Some people go straight for a whiteboard and take pictures afterward on their phone. Others use a combination of both. Your work breakdown structure could take the form of a list. For smaller personal projects, a simple hand-written plan will do. Using project management software you can create a detailed and interactive task list, assign people to tasks, and receive notifications in real-time about progress.
A shared spreadsheet is best to avoid version mix-ups and undocumented updates. It might be tempting to skip the step of creating a work breakdown structure in the name of agility and time-saving. So properly investing time in this initial stage is always a better option.
As with planning for any project, the more tools you have at your disposal, the better. Please try again. Sorry…something went wrong. Please try again later. A straightforward guide to creating a work breakdown structure. Georgina Guthrie in Project Management. How to create a work breakdown structure in 3 steps 1. Break it down Next, list every task that goes into achieving each of these deliverables. Here are three questions to ask yourself: What needs to be done to complete this deliverable? What are the task dependencies? Or in other words, does one task rely on the completion of an earlier one?
Have you addressed every possible angle? Remember, taking a shortcut may seem like a good idea at the time, but often spells trouble further down the line. Refine your structure This is where you get even more detailed. Choose your medium There are three to four main approaches to creating a work breakdown structure. Flowchart or Gantt Chart Both flowcharts and Gantt charts are useful diagrams for showing a hierarchy of tasks. Still, thousands of PhD students clung to the idea of a tenure-track professorship.
And the tighter the academic market became, the harder we worked. We tried to win it. I never thought the system was equitable.
I knew it was winnable for only a small few. I just believed I could continue to optimize myself to become one of them. We liked to say we worked hard, played hard — and there were clear boundaries around each of those activities. Grad school, then, is where I learned to work like a millennial, which is to say, all the time. Our health insurance was solid; class sizes were manageable. I taught classes as large as 60 students on my own. Either we kept working or we failed. So we took those loans, with the assurance from the federal government that if, after graduation, we went to a public service field such as teaching at a college or university and paid a percentage of our loans on time for 10 years, the rest would be forgiven.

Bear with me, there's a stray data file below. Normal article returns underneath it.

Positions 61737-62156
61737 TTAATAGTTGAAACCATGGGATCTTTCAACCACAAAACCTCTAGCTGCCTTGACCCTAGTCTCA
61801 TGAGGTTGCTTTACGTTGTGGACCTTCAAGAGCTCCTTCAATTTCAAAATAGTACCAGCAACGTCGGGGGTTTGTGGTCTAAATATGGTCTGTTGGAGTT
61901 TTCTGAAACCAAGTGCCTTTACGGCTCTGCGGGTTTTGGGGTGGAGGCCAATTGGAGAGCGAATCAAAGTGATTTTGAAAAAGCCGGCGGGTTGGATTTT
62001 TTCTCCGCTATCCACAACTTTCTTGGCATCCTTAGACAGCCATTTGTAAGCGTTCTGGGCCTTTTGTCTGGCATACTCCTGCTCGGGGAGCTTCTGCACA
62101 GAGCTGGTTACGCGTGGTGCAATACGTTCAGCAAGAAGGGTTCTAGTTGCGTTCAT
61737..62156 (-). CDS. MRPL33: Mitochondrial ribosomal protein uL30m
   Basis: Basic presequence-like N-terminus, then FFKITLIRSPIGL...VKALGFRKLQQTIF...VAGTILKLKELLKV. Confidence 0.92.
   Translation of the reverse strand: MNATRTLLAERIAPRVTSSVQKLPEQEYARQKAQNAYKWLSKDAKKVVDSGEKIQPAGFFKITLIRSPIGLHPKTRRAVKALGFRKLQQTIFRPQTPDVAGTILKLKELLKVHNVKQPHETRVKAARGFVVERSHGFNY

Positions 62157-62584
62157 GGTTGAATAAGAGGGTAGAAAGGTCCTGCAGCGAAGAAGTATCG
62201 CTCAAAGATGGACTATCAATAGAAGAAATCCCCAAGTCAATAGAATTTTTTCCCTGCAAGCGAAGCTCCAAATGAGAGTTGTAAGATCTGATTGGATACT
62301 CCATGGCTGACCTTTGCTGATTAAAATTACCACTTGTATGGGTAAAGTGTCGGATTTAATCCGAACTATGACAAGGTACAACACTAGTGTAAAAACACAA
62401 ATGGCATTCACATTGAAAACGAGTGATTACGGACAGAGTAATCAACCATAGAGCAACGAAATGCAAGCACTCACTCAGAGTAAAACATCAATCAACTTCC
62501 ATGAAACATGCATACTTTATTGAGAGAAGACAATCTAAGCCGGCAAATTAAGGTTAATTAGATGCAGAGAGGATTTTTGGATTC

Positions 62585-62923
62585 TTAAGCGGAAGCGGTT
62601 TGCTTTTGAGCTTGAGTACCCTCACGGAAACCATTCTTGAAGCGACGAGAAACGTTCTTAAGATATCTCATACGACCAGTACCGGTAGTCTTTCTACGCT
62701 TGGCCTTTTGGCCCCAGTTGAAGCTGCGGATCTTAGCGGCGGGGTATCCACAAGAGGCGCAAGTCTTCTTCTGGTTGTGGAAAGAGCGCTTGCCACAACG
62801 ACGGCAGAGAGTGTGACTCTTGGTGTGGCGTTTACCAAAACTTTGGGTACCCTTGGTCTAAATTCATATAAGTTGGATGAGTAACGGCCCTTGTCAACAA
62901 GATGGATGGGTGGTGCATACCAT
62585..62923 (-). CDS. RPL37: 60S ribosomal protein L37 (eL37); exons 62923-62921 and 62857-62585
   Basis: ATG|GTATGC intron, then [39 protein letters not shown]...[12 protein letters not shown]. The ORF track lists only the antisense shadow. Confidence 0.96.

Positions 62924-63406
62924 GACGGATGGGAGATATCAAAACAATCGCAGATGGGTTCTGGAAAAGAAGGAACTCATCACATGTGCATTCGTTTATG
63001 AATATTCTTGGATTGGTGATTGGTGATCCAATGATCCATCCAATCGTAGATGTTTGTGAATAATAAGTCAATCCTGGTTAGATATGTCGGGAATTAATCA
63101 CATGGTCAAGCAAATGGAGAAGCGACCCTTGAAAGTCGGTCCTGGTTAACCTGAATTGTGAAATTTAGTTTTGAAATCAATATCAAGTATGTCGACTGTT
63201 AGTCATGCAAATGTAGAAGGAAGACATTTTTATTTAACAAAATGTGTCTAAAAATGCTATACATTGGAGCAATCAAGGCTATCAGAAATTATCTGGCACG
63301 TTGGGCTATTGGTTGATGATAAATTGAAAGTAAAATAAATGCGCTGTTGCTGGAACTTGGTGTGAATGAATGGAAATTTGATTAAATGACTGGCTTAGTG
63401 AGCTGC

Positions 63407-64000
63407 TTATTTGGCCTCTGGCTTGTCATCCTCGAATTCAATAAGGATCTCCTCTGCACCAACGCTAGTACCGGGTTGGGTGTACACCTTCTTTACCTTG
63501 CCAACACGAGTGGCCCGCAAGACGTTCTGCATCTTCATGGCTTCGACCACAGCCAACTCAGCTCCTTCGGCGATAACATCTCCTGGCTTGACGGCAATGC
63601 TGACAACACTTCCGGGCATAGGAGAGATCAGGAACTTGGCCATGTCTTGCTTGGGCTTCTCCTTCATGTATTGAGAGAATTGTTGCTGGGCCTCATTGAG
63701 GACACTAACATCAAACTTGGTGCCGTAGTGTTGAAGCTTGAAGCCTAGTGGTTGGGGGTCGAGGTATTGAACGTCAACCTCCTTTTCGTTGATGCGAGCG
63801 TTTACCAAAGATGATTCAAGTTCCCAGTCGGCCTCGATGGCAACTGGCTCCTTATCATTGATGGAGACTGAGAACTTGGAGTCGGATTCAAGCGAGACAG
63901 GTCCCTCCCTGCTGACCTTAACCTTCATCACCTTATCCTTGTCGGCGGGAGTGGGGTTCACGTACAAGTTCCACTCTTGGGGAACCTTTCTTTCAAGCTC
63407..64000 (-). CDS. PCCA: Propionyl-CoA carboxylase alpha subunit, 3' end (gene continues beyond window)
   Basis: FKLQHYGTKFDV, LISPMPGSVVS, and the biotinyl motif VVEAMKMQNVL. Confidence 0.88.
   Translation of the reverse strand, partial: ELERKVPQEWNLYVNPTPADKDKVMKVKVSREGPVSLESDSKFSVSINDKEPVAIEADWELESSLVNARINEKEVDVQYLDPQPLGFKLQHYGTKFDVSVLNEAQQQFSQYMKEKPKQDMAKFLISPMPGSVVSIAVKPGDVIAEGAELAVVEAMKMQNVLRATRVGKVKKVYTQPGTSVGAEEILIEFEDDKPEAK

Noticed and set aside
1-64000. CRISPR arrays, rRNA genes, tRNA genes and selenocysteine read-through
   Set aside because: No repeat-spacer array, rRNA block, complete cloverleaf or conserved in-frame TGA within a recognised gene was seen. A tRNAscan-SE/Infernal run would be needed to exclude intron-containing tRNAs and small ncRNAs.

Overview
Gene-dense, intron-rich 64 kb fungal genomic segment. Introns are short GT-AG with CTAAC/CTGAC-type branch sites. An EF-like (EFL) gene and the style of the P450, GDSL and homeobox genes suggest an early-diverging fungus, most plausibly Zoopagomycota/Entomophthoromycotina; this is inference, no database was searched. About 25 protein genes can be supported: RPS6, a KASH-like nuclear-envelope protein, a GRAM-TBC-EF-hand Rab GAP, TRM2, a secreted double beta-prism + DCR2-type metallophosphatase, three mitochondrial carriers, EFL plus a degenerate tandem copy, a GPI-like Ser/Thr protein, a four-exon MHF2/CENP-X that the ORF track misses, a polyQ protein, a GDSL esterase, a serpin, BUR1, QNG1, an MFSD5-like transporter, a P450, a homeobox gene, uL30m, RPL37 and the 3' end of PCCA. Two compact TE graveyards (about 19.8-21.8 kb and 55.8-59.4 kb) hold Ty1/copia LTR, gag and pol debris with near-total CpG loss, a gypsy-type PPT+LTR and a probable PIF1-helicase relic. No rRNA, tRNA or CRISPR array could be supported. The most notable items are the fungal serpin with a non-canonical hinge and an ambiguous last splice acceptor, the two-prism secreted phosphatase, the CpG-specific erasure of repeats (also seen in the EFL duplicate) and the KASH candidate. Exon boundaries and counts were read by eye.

One thing that makes that realization sting even more is watching others live their seemingly cool, passionate, worthwhile lives online.
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I find that millennials are far less jealous of objects or belongings on social media than the holistic experiences represented there, the sort of thing that prompts people to comment, I want your life. That enviable mix of leisure and travel, the accumulation of pets and children, the landscapes inhabited and the food consumed seems not just desirable, but balanced, satisfied, and unafflicted by burnout.
The social media feed — and Instagram in particular — is thus evidence of the fruits of hard, rewarding labor and the labor itself. The photos and videos that induce the most jealousy are those that suggest a perfect equilibrium work hard, play hard!
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For many millennials, a social media presence — on LinkedIn, Instagram, Facebook, or Twitter — has also become an integral part of obtaining and maintaining a job. And as in childhood, the work of optimizing that brand blurs whatever boundaries remained between work and play. The rise of smartphones makes these behaviors frictionless and thus more pervasive, more standardized. In the early days of Facebook, you had to take pictures with your digital camera, upload them to your computer, and post them in albums.
Now, your phone is a sophisticated camera, always ready to document every component of your life — in easily manipulated photos, in short video bursts, in constant updates to Instagram Stories — and to facilitate the labor of performing the self for public consumption. But as sociologist Arne L. Kalleberg points out , that efficiency was supposed to give us more job security, more pay, perhaps even more leisure.
In short, better jobs. If anything, our commitment to work, no matter how exploitative, has simply encouraged and facilitated our exploitation. And we get a second gig. All of this optimization — as children, in college, online — culminates in the dominant millennial condition, regardless of class or race or location: burnout.
Finishing the massive work project! People patching together a retail job with unpredictable scheduling while driving Uber and arranging child care have burnout. Startup workers with fancy catered lunches, free laundry service, and minute commutes have burnout. Academics teaching four adjunct classes and surviving on food stamps while trying to publish research in one last attempt at snagging a tenure-track job have burnout. Freelance graphic artists operating on their own schedule without health care or paid time off have burnout.